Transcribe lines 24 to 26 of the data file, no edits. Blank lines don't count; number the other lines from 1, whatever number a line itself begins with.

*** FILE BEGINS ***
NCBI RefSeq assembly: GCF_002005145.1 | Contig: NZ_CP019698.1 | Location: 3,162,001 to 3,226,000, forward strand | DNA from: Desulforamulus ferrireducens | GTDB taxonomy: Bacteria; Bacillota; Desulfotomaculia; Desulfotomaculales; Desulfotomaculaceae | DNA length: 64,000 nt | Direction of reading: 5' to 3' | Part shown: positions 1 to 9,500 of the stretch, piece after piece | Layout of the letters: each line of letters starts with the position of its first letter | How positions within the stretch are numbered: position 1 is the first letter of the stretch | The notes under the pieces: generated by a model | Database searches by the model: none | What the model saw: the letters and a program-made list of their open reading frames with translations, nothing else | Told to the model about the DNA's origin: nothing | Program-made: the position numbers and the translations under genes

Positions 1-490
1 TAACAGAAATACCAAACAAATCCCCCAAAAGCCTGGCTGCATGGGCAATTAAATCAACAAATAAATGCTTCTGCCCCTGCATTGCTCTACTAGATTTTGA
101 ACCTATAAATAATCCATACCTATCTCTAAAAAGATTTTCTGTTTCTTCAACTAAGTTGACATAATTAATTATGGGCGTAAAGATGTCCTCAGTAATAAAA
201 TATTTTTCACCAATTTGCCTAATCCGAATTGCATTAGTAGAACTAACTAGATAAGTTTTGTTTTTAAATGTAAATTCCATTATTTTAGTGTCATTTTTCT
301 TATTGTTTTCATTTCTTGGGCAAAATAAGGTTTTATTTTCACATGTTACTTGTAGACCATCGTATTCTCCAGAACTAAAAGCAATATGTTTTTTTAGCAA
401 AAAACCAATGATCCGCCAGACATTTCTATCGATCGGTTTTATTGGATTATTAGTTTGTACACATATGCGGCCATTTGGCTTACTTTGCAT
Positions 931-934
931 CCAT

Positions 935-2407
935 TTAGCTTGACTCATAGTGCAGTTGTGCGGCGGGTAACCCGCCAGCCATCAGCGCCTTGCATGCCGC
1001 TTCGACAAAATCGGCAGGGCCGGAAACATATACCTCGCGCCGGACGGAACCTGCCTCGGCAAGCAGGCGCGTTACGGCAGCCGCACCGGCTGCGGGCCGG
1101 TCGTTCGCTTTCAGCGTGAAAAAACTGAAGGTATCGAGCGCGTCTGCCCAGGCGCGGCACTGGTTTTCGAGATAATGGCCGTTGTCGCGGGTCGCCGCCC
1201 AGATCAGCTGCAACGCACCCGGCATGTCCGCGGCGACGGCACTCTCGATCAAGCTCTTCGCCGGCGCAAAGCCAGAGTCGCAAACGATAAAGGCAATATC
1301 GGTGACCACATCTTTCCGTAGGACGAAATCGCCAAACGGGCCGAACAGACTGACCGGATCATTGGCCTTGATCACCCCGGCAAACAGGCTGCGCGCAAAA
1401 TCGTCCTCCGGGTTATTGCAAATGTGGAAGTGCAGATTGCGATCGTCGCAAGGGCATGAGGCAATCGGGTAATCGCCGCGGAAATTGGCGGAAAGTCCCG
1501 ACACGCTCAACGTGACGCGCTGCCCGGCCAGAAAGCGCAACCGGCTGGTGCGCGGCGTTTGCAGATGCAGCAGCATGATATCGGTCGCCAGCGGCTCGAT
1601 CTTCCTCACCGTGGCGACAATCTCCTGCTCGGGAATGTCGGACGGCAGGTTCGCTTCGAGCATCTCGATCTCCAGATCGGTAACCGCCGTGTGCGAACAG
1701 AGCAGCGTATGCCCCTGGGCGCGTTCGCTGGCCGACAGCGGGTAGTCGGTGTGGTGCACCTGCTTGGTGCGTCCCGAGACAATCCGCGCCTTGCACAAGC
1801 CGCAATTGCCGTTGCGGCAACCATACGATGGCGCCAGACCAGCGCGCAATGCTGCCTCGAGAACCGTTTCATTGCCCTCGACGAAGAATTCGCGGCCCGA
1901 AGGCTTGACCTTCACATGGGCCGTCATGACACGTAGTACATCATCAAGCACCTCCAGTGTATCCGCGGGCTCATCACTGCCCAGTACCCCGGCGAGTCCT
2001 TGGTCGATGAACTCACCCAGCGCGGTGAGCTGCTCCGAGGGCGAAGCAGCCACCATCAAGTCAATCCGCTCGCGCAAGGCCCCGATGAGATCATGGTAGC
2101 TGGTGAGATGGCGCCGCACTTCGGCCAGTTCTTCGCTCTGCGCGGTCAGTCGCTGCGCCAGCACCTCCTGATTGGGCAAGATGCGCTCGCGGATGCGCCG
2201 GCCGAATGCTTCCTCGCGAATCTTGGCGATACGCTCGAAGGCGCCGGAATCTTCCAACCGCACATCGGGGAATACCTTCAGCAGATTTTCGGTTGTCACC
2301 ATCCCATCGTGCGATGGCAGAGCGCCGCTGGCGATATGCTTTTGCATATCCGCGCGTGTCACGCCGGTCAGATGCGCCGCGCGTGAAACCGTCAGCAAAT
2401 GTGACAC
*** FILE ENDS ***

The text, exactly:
2201 GCCGAATGCTTCCTCGCGAATCTTGGCGATACGCTCGAAGGCGCCGGAATCTTCCAACCGCACATCGGGGAATACCTTCAGCAGATTTTCGGTTGTCACC
2301 ATCCCATCGTGCGATGGCAGAGCGCCGCTGGCGATATGCTTTTGCATATCCGCGCGTGTCACGCCGGTCAGATGCGCCGCGCGTGAAACCGTCAGCAAAT
2401 GTGACAC